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Bullpen trust power rankings

Who do we trust in the bullpen? Who do we emphatically not trust in the bullpen? Let’s rank them!

Philadelphia Phillies v San Francisco Giants Photo by Thearon W. Henderson/Getty Images

June is drawing to a close, so it’s time to look at who we trust in the bullpen and who’s this month’s Gearrin. There were a couple guys on last month’s list who aren’t around anymore, and apologies to all the Pablo Sandoval superfans for overlooking him, but since it’s been a couple months now, he probably doesn’t count as a reliever anymore, other than in our hearts.

On to the rankings!

8. Pierce Johnson (Last ranked: 7)

Ty Blach is the long man in the bullpen, so I’m not 100% sure what Johnson’s role here is. Maybe he’s just a designated warm body until Johnny Cueto comes back and needs a 40-man spot? He doesn’t strike people out, he walks too many, his ERA is high even with an extremely low BABIP, and he doesn’t get a lot of ground balls. His strand rate is low but, all the same, I’m not sure what he does well or why he’s on this team. He doesn’t even have any history of past major league success, unlike, say...

7. Cory Gearrin (Last ranked: 8)

Last Friday, Gearrin pitched for the first time in 10 days. Here’s Kerry Crowley also saying that, but he’s a beat writer, so he’s authoritative:

Gearrin hasn’t pitched since then. But the good news for him is this: since Gearrin hasn’t given up a run in almost 3 weeks (3 appearances!), he gets to move all the way up to number 7.

6. Mark Melancon (Last ranked: Not ranked)

Melancon struck out 5 guys in his first two innings this year, and it was easy to think the Giants were getting the elite closer they signed before 2017. Since then, he’s been a bit more up and down. He’s not a bad guy to have in a bullpen right now, and it is pretty likely that he’ll get stronger as the year goes on, but for now, it’s hard to not want more out of him.

5. Ty Blach (Last ranked: 6)

Since getting put into the bullpen, Blach has an ERA of (checks Fangraphs) less than 2?

Wait, seriously?

4. A door (Last ranked: Not ranked)

It defeated Hunter Strickland in single combat, so it is now the new closer. I don’t make the rules.

4. Sam Dyson (Last ranked: 5)

He’d been so good before Strickland got hurt. He really had. Dyson had a rough April, but until yesterday, since the start of May, Dyson’s ERA was 2.63, his FIP was 2.64, and even his xFIP was only up at 2.91. But right now, he’s given up 5 earned runs in his last 4.2 innings and there’s no way you feel good when he comes in to close a game. Dyson’s season numbers are still totally respectable — the ground ball rate is lower than it’s ever been in his career, though it’s still fantastic — but right now, he’s not where he needs to be.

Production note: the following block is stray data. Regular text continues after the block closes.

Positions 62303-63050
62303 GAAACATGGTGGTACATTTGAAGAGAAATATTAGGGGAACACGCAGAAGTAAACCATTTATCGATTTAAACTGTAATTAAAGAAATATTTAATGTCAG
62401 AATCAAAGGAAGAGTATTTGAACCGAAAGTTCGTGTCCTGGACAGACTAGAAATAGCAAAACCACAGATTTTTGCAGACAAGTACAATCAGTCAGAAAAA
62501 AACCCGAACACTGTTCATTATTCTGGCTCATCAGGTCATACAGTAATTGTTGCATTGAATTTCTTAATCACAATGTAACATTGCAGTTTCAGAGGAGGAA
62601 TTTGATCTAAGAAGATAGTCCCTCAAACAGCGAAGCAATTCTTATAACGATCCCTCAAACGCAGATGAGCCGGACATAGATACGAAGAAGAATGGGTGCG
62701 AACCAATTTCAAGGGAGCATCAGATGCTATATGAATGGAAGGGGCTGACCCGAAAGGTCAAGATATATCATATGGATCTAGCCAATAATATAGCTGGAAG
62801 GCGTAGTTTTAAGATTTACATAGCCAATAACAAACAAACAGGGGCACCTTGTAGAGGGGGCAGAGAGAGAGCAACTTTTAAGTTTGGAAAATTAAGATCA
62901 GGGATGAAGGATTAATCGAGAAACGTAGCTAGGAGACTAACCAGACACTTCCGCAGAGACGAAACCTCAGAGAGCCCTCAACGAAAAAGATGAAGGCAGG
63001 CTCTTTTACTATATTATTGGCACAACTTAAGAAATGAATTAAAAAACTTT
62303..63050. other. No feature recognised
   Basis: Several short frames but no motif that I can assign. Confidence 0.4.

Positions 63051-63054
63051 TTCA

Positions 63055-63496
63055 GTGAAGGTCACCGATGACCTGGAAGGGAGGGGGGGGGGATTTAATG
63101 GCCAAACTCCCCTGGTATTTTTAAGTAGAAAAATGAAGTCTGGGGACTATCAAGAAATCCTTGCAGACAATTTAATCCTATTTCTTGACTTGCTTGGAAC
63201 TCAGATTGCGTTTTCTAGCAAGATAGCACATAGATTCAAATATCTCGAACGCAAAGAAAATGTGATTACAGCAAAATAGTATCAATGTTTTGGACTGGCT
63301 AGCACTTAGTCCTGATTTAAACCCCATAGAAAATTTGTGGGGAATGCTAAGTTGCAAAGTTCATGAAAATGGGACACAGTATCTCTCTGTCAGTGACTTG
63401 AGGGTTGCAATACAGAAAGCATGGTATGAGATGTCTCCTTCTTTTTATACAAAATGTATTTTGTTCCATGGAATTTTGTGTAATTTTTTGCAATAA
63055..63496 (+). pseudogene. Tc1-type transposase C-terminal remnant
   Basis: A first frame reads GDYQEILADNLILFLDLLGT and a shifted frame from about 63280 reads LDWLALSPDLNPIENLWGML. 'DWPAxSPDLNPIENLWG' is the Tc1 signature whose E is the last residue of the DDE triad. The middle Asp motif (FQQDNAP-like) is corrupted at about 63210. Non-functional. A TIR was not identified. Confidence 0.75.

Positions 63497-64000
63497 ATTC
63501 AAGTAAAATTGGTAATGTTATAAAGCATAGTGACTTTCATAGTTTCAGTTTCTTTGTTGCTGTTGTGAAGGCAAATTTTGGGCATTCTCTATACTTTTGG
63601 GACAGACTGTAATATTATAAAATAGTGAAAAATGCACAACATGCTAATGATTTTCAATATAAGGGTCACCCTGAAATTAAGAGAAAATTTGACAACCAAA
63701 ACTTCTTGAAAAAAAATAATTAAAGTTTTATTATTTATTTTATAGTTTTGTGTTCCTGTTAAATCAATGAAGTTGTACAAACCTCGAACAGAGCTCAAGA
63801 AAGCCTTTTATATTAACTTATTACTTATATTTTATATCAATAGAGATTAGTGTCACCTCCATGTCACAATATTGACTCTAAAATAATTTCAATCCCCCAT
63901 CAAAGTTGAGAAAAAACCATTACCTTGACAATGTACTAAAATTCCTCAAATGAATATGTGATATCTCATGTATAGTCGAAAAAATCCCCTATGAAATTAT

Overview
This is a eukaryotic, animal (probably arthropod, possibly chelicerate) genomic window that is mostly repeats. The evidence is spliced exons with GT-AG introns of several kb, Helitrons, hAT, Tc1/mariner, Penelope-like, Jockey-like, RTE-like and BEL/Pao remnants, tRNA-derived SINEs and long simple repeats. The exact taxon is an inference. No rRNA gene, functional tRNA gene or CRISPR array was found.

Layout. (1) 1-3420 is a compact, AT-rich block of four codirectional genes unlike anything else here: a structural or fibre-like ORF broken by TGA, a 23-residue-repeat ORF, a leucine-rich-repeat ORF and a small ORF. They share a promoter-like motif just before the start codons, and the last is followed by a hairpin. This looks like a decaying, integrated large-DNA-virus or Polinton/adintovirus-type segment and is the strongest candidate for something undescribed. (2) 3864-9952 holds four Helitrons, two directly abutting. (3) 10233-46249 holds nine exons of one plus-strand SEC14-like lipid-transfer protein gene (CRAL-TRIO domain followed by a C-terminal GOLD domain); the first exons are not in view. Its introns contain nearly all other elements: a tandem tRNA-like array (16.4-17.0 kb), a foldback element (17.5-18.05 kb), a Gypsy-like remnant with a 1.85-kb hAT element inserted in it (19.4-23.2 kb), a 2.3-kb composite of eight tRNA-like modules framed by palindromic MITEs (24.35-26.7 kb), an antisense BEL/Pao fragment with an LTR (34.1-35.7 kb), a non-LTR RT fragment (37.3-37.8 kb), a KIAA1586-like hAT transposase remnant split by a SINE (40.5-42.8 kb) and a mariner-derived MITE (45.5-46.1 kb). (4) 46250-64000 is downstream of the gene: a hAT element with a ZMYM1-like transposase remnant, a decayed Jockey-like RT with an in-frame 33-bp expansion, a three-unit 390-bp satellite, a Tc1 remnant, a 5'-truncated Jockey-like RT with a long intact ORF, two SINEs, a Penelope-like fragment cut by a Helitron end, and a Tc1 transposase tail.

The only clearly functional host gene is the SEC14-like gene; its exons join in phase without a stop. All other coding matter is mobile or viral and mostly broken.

Did I personally cause his blown save yesterday by ranking him third in a previous version of this article that I then hastily rewrote this morning? Wow, what a question. How delightful it is to ask questions.

3. Reyes Moronta (Last ranked: 3)

There is a battle raging here. The battle is between He’s Been A Really Good Pitcher and Never Trust A Reliever Who Walks Guys. Because, man, he’s been really good this year. But on the other hand, he walks way too many guys. It’s impossible to feel confident in a reliever who walks people all willy-nilly, even if that reliever makes a habit of working through the walks like Moronta does.

YOU: I know he walks guys, but is it really that many?
ME: In 5 of his 6 seasons with the Giants, Jonathan Sanchez had a lower BB% than Moronta has now.
YOU: I am completely convinced by that fact.

2. Tony Watson (Last ranked: 2)

I’ve been considering it for a while, and I’m pretty sure that Tony Watson is probably better than both Josh Osich and Steven Okert.

1. Will Smith (Last ranked: 1)

Here’s the tiebreaker that put Smith ahead of Watson, when they’ve both been spectacular: It’s surprising when Will Smith gives up a hit. He’s given up 10 hits in 23 innings this year, which is a pretty good way to cement yourself as King Of The Bullpen. Smith has been everything you could have wanted since coming back at the beginning of May. Am I saying that the Giants should sign him to a thousand year contract so he’ll stick around forever? No, but there are worse fates than living in the Willennium.